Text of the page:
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Do Nows

April 2, 2018

It could be difficult to get students ready for a difficult lesson or to any kind of lesson at 8. They need some kind of warm-up to get their brains/moods tuned right before you start your lesson. This is why I find Do Now activities useful.


What are Do Now activities?

Do now activities are quick light (?) activities that can be used to start your lesson. They are meant to be easy to understand without your involvement, and should be done individually and quietly.

As recommended by many teachers who have used these activities, one way to ensure a successful implementation (?)  is to make them a regular part of your lessons, on a weekly or daily basis. You can find them helpful when you need time to set up for your lesson, like rearrange desks into groups or so.


How to set them up?

Although our lessons are mainly laptop-based, it could be a good idea to make these activities paper-based. This way students won’t have to wait for their laptops to turn on because it is unpredictable that you will ask them to use a laptop in a laptop-based classroom! 😒😒 Also, having it on paper will eliminate any possible “I can’t open it” or so problems. Students can either do it on their notebooks, or you can give out weekly do-now worksheets (example), which might make it easier for you to track.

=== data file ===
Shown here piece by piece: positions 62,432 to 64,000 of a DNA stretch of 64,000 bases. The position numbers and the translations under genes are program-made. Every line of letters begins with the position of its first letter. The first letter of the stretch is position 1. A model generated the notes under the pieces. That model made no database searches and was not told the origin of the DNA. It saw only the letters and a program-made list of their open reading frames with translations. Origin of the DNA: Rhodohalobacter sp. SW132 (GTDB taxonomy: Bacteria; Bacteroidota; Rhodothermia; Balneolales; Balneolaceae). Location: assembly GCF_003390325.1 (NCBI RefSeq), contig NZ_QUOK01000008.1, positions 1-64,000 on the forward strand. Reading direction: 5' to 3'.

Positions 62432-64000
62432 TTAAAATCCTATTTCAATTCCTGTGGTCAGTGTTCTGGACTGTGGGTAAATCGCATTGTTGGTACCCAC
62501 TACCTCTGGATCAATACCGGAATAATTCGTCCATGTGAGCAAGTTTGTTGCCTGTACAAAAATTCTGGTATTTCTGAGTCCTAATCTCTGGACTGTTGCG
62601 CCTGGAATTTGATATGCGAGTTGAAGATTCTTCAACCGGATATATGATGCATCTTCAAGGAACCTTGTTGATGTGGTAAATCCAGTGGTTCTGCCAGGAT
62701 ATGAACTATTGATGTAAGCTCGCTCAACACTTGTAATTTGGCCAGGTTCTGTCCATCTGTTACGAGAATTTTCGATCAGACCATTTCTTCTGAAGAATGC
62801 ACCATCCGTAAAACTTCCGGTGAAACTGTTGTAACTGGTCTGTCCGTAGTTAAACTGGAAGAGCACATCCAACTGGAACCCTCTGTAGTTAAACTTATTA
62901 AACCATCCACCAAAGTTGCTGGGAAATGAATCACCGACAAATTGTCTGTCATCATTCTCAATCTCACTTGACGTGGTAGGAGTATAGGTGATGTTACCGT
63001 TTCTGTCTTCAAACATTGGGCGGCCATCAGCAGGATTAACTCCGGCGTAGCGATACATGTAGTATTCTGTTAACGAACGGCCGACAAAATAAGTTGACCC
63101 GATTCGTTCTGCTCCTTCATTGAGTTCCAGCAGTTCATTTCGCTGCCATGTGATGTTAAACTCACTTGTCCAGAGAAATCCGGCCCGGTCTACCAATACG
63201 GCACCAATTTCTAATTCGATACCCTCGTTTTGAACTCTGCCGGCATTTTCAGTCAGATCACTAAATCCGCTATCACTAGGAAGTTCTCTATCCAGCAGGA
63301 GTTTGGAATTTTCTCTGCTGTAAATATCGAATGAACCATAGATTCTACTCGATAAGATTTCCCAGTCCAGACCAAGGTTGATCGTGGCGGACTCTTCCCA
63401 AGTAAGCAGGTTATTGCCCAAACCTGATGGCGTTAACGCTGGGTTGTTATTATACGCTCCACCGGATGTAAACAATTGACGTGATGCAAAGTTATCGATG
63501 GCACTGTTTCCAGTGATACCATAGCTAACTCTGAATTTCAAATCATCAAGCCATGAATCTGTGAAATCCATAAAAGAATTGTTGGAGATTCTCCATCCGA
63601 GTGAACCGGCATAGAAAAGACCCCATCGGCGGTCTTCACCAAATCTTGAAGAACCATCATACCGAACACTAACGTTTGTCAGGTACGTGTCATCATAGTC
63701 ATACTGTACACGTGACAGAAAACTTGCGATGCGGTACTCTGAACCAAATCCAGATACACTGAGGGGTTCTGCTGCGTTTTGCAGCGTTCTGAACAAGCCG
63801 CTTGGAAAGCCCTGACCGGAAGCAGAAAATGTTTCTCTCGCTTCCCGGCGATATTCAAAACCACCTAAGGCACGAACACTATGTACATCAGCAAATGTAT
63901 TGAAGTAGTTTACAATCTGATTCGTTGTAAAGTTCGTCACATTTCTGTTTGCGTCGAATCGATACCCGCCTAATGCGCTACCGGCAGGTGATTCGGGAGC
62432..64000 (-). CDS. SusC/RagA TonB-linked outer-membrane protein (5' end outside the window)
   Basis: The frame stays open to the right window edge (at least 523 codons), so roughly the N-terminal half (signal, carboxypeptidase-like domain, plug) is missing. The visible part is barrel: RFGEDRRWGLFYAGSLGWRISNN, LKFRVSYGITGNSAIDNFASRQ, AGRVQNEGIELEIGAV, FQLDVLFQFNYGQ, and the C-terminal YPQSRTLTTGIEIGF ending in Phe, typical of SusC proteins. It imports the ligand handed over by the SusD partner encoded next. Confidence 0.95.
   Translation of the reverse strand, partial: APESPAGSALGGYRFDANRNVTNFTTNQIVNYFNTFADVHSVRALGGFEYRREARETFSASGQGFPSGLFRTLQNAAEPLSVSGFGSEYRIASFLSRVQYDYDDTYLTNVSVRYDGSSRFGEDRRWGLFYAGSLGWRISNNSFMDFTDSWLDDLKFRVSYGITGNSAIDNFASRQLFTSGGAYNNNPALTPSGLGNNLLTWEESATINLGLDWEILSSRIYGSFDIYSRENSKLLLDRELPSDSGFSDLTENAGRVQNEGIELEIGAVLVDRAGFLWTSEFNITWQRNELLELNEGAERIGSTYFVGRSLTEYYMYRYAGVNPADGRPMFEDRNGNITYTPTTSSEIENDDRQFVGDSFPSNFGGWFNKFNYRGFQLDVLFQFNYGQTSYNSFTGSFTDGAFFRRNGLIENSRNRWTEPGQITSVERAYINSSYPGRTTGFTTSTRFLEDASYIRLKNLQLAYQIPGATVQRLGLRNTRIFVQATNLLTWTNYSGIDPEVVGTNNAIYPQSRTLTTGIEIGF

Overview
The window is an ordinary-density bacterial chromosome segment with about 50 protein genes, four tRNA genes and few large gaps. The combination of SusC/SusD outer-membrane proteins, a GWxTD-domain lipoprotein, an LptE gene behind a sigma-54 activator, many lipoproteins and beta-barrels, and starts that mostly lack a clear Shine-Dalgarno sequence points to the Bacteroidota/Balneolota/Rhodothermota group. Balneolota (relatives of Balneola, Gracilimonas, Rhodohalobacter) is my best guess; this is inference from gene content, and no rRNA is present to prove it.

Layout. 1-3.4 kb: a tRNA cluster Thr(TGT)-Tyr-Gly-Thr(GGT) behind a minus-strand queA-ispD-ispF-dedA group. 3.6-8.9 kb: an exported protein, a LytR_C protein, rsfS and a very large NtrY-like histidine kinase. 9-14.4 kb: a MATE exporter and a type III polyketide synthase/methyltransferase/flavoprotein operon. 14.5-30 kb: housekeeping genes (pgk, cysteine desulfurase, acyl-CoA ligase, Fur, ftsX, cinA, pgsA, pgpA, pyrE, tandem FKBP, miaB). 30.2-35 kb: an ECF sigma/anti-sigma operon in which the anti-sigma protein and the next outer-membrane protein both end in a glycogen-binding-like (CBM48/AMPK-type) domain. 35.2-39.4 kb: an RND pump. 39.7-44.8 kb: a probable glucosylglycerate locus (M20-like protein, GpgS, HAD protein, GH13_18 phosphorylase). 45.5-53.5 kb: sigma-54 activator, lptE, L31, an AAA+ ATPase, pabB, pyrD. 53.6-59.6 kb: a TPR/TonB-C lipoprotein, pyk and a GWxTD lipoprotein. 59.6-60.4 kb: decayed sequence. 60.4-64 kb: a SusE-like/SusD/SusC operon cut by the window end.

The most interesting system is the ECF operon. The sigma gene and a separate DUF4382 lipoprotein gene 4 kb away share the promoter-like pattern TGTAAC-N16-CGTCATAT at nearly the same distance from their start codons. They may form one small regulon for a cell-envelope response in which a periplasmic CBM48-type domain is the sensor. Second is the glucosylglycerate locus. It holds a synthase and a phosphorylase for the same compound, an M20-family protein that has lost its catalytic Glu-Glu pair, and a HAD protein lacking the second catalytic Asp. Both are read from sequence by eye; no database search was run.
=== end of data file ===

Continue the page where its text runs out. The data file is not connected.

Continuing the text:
Instructions should be clear to avoid the need for clarification from the teacher or side chats. They should also be displayed throughout the activity to accommodate latecomers, probably on the board or screen. These activities should also be doable in 3-5 minutes. A countdown timer on the screen can be helpful. It is also best to try and make these activities relevant to your lessons, theme/skill/topic/… .




One common example is to have students free write about an accessible topic, something they can easily relate to or casually talk about. This website lists many interesting prompts.

Students can also complete a language worksheet to reinforce skills covered that week/cycle. I know, it sounds really old-school, but it’s could be a nice change of pace :) . This website offers many grammar printables, and this one offers many, many language worksheets.

Spelling activities can be helpful. These are some examples: jumbled words, missing letters, matching word parts, and word search. You can use this website for ready-to-print worksheets or the spelling lab lists (common IELTS words) to create word lists.

You can also target reading skills. Students can complete some of these readings comprehension worksheets, or you can have them do some skimming and scanning activities. Speed reading, or timed reading, activities can also be received well. You can find passages here, or use Reading Power, one of my favorite books.

April 2, 2018
Lesson Plans & Ideas

Sebah Al-Ali

An ESL lecturer whose experience in programming and web development has made her passionate about integrating technology in her classes. She’s mainly interested in how technology can be efficiently utilized to facilitate active learning, develop interactive curriculum, and train teachers.

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